In his Sunday midday Angelus message, Pope Francis came down hard on those involved in leaking confidential Vatican documents to the press, saying that many people had been upset by the news.
“First of all, I want to tell you that stealing those documents is a crime,” the Pope said to the crowd of ten thousand gathered in Saint Peter’s Square. “It is a deplorable act that does no good.”
Pope Francis was referring to last week’s publication of two books based in part on leaked documents from a now-dissolved commission created by the Pope in 2013 to address the Vatican’s financial situation.
The books are Avarizia (“Avarice”) by Italian journalist Emiliano Fittipaldi and Via Crucis (released in English as Merchants in the Temple) by Gianluigi Nuzzi, another Italian journalist who already made a name for himself over the Vatileaks fiasco under Pope Benedict XVI.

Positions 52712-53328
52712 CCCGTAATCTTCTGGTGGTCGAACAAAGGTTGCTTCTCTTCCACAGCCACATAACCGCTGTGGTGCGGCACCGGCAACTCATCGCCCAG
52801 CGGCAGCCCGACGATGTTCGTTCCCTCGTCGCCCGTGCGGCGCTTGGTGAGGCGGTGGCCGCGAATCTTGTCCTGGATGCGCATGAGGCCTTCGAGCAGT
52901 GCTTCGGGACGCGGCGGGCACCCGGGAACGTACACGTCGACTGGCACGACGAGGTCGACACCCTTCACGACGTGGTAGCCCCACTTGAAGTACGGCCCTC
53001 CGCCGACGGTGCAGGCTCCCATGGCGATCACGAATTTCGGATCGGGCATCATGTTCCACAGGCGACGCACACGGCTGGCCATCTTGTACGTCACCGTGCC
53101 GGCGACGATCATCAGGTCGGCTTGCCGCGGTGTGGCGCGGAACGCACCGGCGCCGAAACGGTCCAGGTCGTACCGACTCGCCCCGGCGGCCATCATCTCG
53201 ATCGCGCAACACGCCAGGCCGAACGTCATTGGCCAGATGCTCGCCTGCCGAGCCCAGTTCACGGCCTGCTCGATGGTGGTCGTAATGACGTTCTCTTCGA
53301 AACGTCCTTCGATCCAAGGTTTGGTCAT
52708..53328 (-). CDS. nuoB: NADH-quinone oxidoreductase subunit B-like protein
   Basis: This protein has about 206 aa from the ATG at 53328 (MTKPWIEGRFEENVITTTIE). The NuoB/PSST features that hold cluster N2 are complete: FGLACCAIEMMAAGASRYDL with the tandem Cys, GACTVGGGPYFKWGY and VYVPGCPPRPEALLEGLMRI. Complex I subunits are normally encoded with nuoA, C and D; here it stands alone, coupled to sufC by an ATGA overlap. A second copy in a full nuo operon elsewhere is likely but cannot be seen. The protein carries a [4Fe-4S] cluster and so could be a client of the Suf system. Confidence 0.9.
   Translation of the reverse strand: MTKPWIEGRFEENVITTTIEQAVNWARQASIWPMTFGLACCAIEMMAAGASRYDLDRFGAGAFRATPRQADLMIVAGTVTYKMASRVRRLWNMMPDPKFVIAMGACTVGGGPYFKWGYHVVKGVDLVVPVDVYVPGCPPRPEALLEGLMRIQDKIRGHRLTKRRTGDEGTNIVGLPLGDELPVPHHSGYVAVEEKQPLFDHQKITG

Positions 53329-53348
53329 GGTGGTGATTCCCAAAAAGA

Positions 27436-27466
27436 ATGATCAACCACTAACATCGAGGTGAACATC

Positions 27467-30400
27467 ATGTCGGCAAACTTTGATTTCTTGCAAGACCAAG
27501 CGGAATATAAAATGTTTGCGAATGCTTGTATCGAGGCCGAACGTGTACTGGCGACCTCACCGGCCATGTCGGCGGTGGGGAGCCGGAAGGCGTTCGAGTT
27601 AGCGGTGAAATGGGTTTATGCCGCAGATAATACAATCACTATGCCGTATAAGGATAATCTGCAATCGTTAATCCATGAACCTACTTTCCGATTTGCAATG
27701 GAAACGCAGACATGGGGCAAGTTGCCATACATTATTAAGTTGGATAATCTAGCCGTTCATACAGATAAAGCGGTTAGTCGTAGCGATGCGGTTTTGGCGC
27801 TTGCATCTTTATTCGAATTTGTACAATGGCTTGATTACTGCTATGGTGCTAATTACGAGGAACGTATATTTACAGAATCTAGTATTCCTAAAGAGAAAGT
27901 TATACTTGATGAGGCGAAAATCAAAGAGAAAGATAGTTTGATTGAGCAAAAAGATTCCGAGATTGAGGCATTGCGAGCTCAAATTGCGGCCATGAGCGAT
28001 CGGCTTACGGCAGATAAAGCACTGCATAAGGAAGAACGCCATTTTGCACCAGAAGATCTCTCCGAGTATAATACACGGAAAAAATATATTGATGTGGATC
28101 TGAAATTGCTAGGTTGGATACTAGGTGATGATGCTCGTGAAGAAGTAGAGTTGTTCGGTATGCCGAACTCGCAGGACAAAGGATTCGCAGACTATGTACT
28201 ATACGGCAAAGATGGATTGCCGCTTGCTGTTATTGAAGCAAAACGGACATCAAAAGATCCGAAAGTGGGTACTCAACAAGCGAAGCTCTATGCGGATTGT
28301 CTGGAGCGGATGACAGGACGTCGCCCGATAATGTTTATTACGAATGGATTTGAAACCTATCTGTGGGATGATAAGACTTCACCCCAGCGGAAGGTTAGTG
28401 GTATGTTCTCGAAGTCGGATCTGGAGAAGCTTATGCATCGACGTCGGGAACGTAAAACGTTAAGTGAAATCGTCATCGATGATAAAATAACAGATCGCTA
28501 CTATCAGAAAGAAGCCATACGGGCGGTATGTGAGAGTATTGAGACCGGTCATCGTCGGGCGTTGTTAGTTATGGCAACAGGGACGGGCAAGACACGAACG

“I myself had requested that study,” Francis continued, “and those documents were well known to me and my colleagues. Measures had been taken and were already beginning to bear fruit, even if much of it was invisible,” he said.
The financial information exposed in the new tell-all books is actually all a couple years old at this point.
On Sunday, the Pope said that this “sad fact” would in no way slow down his work on financial reform that he began two years ago.
“So I thank you, and ask you to pray for the Pope and for the Church,” Francis said, “without allowing yourselves to be troubled but moving forward with trust and hope.”
Follow Thomas D. Williams on Twitter @tdwilliamsrome.